You shall not pass on this delightful gameLunk | Feb. 12, 2013 | Review of LEGO Lord of the Rings (NA)
I hope you'll pardon the cheesy title, but (a) I couldn't resist and (b) it's advice you really should take.
Lego LOTR is a mostly faithful retelling of the Lord of the Rings story (the movie version, anyway) with some minor departures for the sake of brevity, comedy, and gameplay. This was my first experience with a Lego game and aside from the fact that the story was always amusing and at times downright hilarious, I was shocked at how well some of the more epic moments and large battles in the story translated to the more cartoony Lego medium. The sound is also excellent, with almost all of the voice acting and music taken directly from the movies.
The game is not without its flaws. It's incredibly easy, with no real consequences for the rare deaths you do suffer, and even the puzzles tend to spell out pretty explicitly exactly what you need to do before you've even started on them. Combat very rarely means anything more than "mash X until everything is dead," and on the few occasions when it does deviate from that it does so in a very repetitive way, requiring you to perform the same action 3 or 4 times to defeat a boss and then recycling that same mechanic with different props on subsequent bosses. However, these flaws all fell into areas that weren't critical to what I was looking for in the game and were mild enough that they didn't significantly detract from the experience, and I suspect others will feel the same.
The game lasted me about 10 hours from start to finishing the story (in other words, about as long as the movies), but I should note that my final completion percentage according to the game was only about 30%. There's a metric ton of unlockables, crafted items, and secrets to explore if you're so inclined. That content focuses more on the pedestrian gameplay than the excellent story though, and most of the collectibles are hidden in such a way that rewards not thorough exploration of a level, but replaying that level much later after you've acquired new characters with necessary abilities. That didn't really appeal to me, but if you find yourself loving the game and desperate for more, you can squeeze a ton of gameplay out of it.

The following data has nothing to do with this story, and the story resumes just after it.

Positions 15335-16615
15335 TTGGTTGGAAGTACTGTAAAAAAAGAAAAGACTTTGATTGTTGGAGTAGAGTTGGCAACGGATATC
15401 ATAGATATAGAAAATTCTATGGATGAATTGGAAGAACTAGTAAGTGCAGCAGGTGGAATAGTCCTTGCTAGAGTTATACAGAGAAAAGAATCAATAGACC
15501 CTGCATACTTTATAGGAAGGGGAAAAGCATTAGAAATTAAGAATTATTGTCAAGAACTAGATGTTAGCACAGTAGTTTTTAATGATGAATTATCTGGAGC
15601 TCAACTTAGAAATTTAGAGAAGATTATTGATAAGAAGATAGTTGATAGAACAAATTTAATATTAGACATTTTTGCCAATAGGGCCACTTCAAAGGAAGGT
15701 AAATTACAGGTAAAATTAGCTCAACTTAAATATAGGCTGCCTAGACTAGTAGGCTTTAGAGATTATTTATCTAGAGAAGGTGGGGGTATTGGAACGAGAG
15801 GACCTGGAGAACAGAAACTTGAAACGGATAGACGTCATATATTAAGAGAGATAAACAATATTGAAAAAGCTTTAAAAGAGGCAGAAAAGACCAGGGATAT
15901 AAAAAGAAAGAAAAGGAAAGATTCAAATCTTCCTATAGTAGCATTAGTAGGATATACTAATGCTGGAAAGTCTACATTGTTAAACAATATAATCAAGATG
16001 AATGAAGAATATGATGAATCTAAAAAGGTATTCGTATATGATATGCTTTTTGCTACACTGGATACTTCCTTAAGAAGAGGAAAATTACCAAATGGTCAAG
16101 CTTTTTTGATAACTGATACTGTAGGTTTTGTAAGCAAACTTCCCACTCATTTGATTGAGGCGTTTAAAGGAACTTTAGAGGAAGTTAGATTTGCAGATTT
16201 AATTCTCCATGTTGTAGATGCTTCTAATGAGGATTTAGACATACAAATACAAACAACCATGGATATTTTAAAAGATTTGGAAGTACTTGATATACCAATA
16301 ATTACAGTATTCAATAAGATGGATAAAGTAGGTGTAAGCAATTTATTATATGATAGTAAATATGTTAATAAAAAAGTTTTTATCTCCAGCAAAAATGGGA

This review has gotten a little long-winded, so allow me to summarize: if you like Lord of the Rings and laughter, I can't imagine how you'd have anything other than a great time with Lego LOTR. Highly recommended!
Amazing game, but lacking vital DLCLunk | Jan. 22, 2013 | Review of Beat Hazard
Beat Hazard is one of my favorite indie games ever, and its complete version would score at least a 95 from me. Unfortunately, GMG does not seem to carry the Ultra DLC, which adds a lot to the game, and after some searching it appears to be impossible to buy it without also re-buying the base game unless you have a Steam version (which this is not).
Don't get me wrong, the base game is still a nice twin-stick shooter that will give new life to your music collection and would definitely be worth playing if that's all there was. It's well made, the visuals are great if you're able to tolerate them, and it does a nice job of adjusting to subtle elements of the music you feed into it rather than falling into the trap that a lot of music-driven games do of "fast means hard, slow means easy. The end."
However, the Ultra DLC adds a ton of vital content including the perks system that lets you customize a number of elements to add replayability and challenge to tracks, a new game mode that's a lot of fun, online multiplayer, and perhaps most importantly, the ability to adjust the visual intensity for those who find the flashing lights to be a bit too much (or for the masochists who want to turn them up even further!).
This is a pretty good game, but with the DLC it's an incredible one, so I'd recommend waiting until GMG is able to offer the complete version or the Ultra DLC is available separately before purchasing it.
More ShankLunk | Jan. 21, 2013 | Review of Shank 2 (NA) DNS